In accordance with the present invention, an ordering system for ranges on a sweepline of a simulated radar visual display screen to arrange a variable list of data in accordance with a predetermined order involves these circuit components. An input data control circuit has one input connection to receive and to store temporarily all of the input data and has a plurality of output connections.
Each one of the output connections is connected to receive data that has been divided out of all input data in accordance with a predetermined characteristic. Then, a plurality of sorting pipeline circuits is arranged to receive the data that has been divided out in accordance with the predetermined characteristic for sorting and arranging the data in accordance with a pre-selected relationship of ranges.
A suitable memory circuit is connected with at least one of the plurality of output connections from the data control circuit to store temporarily that additional data which is associated with range information. Finally, a merge logic circuit having a plurality of input connections, one for receiving data from each of the sorting pipeline circuits and one for receiving the additional data associated with range information from said temporary storage memory circuit, has one output connection for a composite list of all the input data which is now arranged in accordance with the pre-selected relationship of ranges.
These, other and further objects and advantages of the invention will become obvious from the drawings and the description which appears hereinafter.
For a fuller understanding of the nature, advantages and objects of the invention, reference may be had to the following detailed description of the presently preferred embodiment, taken in conjunction with the accompanying drawings, in which:
FIG. 1 is a block diagram of an arrangement of component parts in accordance with the invention.
FIG. 2 is a timing diagram of the flow of feature data through the components of the invention.
FIG. 3 is a typical radar visual display scene with a typical series of boundary vectors within a feature area to be processed by the data circuit of FIG. 1.
FIG. 4 is a diagrammatic illustration of one sweepline which encounters a variable number of intersections per feature.
Referring now to FIG. 1 of the drawings, an ordering system constructed and arranged in accordance with the principles of the invention is indicated generally by the reference numeral 10. An input control circuit 11 receives the data sequence from the input memory circuit which stores the entire list of data for a particular feature on a particular sweepline.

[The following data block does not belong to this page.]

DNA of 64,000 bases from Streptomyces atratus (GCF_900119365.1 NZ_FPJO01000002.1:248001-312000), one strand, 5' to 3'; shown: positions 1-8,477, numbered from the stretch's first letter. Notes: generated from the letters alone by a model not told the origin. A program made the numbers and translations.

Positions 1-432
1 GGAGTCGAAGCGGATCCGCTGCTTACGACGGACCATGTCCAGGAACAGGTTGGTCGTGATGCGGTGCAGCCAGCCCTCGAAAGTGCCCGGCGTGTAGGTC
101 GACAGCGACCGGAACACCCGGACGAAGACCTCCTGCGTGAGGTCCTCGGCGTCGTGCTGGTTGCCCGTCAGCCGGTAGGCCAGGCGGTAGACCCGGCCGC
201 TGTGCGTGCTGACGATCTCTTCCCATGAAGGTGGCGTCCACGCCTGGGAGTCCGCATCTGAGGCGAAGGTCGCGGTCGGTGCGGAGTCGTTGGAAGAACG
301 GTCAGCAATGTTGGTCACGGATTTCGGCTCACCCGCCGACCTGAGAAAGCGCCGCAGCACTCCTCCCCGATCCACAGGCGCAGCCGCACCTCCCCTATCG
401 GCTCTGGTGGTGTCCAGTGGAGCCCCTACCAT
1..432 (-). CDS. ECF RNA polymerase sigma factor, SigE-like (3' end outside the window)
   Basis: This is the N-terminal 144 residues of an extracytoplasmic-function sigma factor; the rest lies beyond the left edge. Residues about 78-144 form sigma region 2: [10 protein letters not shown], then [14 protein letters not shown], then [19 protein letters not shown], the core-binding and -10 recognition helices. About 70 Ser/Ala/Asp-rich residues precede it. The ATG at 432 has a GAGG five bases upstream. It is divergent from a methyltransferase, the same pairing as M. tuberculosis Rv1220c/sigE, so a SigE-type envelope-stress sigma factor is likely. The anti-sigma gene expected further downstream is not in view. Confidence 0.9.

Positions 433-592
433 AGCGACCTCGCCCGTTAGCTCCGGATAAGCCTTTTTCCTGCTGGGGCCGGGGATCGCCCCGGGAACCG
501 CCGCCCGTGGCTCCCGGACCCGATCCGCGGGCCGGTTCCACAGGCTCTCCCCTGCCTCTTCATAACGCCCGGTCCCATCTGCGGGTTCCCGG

However, the order of the feature data at this point is unknown. The data is mixed up and intermingled, because it is stored in the input memory circuit in the order in which it was computed, determined or calculated.
The ordering system 10 of the invention extends the capability substantially for an existing piece of hardware, such as a list processor, by adding thereto an important functional capability. That is, placing the values in an order of increasing range (or distance) is a principal function of the system 10.
There are two principal types or kinds of storage data to be arranged in accordance with the system 10 of the invention, i.e., one: entrance data--that data to show the beginning of a feature encountered by a sweepline of a radar screen, and two: exit data to show a point of exit by the sweepline from a boundary for the feature. The computation, determination or calculation of the list of intersection data, both entrance data and exit data, may be accomplished by any number of ways well-known in the prior art and form no part of the present invention.
The "range" along a sweepline is that distance from the start or origin of the sweepline to the intersection with a boundary of a particular feature to be displayed on the radar screen. Each such range is an information entity, or datum, in the following description.
While there are any number of ways to signify whether a particular datum is entrance or exit information, for the purposes of this illustration, a "flag" is associated with each range datum in order to identify whether the datum is an entrance or an exit datum.
Therefore, the information connected as an input from the memory storage circuit described above is identified in the input control circuit 11 by a "1" bit or a "0" bit associated with each range datum as a "flag", and one of the functions of this input control circuit 11 is to divide such data in accordance with these "1's" and "0's", routing the entrance data into a pipeline indicated generally by the reference numeral 12 and the exit data into a second, identical pipeline, identified generally by the reference numeral 13.